BE WARY OF THE NARCISSISTIC CONSUMER OF IDEAS – Being human means living in our bodies, for our own perspectives and those of others, with our minds, and in proximity to others. No people or peoples can live autonomously in their private habitats. For better or worse, the world is now interdependent and interconnected. Exploring the frontier in science and human sciences means that we should feature ideas that challenge our definition of human nature — not just what is normal in politics, society, and the global market and/or the global commons — and defy what used to be called the cosmos.
Put positively, these ideas can create a vortex — or a whirlwind of ideas that can be liberating. These ideas can also be threatening, going so far as to become transuniversal threats. As either productive or destructive or both the implementation of ideas free of the political thinker’s choice or intent create a challenge for the study of idea impact.
Instead trying to reach the narcissistic reader, who reads as a means of shoring up their own identity, idea impact and the new book series Heretical Thought I am editing for Oxford University Press challenges political thinkers, and those who subscribe earnestly to their thoughts, to wake up the narcissistic consumer of ideas in politics, global markets and/or commons, society, social media, science, human sciences, and social science.
The goal is to give this consumer the perspective of others by making it up close and personal, not abstracted away or intended to affect the mind and bodies of “others” in foreign nations.
Given the complexity of globalism, globalization, or the global commons, people often do not know the origins of their ideas, and therefore their preferences. Without engaging in uncomfortable conversations, they consume their ideas from their own perspective. Not knowing where these ideas came from means there is a rent between ideas and preferences, or real preferences. What makes this perilous is that proprietors of the commercial uses of science and human sciences understand this dissonance and make use of it. They study it while the public tries to catch up (and will only bother catching up if the preferences turn out to be clearly disadvantageous).
Do you want to consume the idea of a genetic counselor employed by the hospital with money from a grant originally funded by the insurance industry? Is this counselor giving you the statistics for genetic birth defects for your sake, or for the sake of the insurance industry? Does the counselor know the history or lineage of her discipline? Does it even matter, if you’re not faced with any hard decisions? Information is information; or is information power? And if it is power, does this mean power for good or for bad purpose?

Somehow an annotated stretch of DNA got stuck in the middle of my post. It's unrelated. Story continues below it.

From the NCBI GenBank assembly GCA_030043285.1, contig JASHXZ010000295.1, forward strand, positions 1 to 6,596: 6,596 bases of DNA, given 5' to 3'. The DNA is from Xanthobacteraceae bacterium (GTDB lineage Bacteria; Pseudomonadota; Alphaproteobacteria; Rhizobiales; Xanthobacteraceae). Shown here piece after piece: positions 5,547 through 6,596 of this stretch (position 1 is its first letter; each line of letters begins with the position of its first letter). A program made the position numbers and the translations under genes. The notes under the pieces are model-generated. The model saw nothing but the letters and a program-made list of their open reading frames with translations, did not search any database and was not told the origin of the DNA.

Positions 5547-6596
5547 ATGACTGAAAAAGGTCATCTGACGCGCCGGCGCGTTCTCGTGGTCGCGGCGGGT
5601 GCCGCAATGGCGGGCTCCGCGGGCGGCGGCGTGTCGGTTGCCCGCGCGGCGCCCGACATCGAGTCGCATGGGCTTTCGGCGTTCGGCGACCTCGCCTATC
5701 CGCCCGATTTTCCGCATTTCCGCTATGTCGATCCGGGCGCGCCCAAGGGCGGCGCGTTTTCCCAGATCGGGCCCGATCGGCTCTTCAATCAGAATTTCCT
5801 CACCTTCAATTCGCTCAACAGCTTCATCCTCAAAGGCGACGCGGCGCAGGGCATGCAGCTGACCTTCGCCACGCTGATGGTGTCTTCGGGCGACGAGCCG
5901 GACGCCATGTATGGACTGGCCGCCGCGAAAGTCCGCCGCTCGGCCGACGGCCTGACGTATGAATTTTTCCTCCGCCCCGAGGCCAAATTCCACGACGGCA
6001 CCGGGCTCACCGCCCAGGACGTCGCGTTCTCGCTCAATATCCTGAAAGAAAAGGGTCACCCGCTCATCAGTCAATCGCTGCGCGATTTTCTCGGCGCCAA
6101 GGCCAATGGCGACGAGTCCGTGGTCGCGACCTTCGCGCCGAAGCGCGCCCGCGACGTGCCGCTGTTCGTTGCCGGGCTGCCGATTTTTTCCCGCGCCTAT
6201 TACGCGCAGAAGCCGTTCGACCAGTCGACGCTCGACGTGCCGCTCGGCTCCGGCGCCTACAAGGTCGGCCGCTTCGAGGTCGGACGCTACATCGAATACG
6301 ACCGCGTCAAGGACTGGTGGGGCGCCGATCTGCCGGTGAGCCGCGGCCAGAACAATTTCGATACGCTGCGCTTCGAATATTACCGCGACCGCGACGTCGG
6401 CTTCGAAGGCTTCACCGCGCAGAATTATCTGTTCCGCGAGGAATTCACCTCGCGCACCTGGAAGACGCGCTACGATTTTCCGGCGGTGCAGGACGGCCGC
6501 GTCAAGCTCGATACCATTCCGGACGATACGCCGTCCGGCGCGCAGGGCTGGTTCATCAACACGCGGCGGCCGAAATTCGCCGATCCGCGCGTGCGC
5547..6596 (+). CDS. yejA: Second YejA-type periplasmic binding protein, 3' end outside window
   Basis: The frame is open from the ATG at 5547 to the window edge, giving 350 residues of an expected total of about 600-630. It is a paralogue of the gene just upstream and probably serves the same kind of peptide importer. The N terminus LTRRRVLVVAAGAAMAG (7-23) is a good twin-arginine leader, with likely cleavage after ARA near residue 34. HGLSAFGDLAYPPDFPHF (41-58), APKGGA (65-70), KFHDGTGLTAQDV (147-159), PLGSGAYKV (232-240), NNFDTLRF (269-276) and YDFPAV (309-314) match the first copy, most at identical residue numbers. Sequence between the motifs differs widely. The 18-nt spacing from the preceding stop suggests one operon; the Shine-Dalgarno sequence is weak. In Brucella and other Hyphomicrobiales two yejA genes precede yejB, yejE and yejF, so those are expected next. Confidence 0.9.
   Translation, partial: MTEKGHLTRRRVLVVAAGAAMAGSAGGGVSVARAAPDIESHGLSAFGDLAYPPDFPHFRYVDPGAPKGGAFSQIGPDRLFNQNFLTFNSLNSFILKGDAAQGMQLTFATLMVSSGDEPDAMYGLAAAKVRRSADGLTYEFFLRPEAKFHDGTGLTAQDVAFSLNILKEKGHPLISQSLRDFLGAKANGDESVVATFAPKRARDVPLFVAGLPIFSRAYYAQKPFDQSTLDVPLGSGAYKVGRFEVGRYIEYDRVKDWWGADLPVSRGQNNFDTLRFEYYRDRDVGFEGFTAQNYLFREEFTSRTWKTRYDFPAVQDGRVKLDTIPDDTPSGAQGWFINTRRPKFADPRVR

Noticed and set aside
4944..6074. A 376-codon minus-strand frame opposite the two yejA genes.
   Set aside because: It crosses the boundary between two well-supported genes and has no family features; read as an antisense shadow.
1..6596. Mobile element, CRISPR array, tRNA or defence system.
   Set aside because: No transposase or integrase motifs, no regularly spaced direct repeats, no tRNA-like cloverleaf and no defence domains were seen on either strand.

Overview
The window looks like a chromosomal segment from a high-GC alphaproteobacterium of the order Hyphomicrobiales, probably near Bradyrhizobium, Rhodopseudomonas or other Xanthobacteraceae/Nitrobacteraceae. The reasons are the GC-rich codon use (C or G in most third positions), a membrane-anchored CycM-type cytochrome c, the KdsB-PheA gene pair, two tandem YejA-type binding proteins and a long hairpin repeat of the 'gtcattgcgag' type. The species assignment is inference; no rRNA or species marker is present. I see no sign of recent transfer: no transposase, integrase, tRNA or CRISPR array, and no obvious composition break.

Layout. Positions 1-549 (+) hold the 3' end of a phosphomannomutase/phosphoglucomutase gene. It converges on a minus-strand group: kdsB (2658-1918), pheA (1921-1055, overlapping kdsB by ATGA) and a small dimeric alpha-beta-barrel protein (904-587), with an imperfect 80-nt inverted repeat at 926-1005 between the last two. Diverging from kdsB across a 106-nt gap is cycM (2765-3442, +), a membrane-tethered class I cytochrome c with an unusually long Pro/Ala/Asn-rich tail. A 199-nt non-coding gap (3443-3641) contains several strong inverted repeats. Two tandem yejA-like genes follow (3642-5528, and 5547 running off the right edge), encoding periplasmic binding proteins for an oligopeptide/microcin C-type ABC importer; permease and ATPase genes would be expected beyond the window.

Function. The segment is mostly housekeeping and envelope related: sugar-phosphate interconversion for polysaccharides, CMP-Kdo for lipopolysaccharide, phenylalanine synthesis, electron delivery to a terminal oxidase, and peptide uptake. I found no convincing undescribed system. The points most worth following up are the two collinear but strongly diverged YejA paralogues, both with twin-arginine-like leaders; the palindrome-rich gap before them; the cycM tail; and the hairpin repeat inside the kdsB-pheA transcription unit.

Chances are it is both. Chances are it is not an either/or equation. Few people object to the information they receive during genetic counseling unless they encounter a decision that puts them or their future prospects for a family in harm’s way. Hidden, partially hidden, or barely concealed interests that help shape how information is conveyed can easily influence decisions without rising to the level of fraud, let alone corruption. These intentions were all good. Yet this means that we consume others’ perspectives about information, and thus consume their ideas, their very imagination, without a real understanding of the long- or short-term fallout. The books in this series will tease the ideas out — their origins and the epistemologies supporting them, and the long- and short-term implications.
Political thinkers must rally to renew their waning influence, in light of constant attacks on the public sphere and the academy itself, and of the 21st-century preference for fast-paced progress. Only ideas can challenge the way youth across the globe surrender information that compromises their civil liberties. Only serious political thought can explore why third-generation Muslims in Rotterdam are more religious than their parents, or cousins who stayed back in the homeland. Serious political thought is required so that the disability-rights movement does not criticize politicians for giving more rights to animals than to them.
It’s also time to get serious because of how receptive the current global youth is. Occupy Wall Street reveals a hunger for change, a rejection of the status quo. Many of the post-1989 identity groups face less resistance than before. Yet this did not happen overnight, and there is no predicting how long this enlightenment will last. There was not necessarily one crisis or event that caused the new identity movements to emerge, find solidarity, and fight for their rights, and without support from political thinkers, they could fade away.